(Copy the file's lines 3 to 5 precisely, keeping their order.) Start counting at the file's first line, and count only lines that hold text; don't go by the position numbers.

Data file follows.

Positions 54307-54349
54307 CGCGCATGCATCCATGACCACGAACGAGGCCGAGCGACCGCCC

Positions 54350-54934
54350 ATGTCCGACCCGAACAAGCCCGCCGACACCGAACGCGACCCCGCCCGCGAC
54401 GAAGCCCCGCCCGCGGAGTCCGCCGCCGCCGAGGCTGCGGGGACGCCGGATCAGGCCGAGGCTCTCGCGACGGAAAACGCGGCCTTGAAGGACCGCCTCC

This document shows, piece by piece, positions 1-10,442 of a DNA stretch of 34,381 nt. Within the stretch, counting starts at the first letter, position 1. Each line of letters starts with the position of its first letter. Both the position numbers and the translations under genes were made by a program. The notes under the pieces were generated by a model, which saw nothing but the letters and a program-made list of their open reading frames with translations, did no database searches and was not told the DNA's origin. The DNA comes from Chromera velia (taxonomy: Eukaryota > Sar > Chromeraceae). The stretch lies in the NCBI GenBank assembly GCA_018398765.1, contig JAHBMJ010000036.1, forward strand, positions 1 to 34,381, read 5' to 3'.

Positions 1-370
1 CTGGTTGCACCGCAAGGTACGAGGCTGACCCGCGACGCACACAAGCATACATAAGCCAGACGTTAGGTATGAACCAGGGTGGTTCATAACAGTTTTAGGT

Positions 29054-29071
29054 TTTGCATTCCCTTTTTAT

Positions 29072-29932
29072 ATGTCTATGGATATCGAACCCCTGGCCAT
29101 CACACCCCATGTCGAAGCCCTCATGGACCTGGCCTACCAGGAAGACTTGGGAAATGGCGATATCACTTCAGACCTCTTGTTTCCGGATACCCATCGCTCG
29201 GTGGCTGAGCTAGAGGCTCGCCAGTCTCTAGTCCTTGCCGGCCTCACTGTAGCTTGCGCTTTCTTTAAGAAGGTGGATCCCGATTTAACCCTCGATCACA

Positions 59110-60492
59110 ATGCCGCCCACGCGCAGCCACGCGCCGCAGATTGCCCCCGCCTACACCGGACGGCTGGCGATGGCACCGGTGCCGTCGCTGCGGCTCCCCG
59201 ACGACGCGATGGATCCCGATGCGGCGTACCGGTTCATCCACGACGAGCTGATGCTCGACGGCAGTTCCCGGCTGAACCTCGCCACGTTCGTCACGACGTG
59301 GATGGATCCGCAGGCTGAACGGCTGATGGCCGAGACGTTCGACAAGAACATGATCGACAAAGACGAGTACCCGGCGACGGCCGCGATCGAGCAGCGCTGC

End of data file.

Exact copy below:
Positions 54350-54934
54350 ATGTCCGACCCGAACAAGCCCGCCGACACCGAACGCGACCCCGCCCGCGAC
54401 GAAGCCCCGCCCGCGGAGTCCGCCGCCGCCGAGGCTGCGGGGACGCCGGATCAGGCCGAGGCTCTCGCGACGGAAAACGCGGCCTTGAAGGACCGCCTCC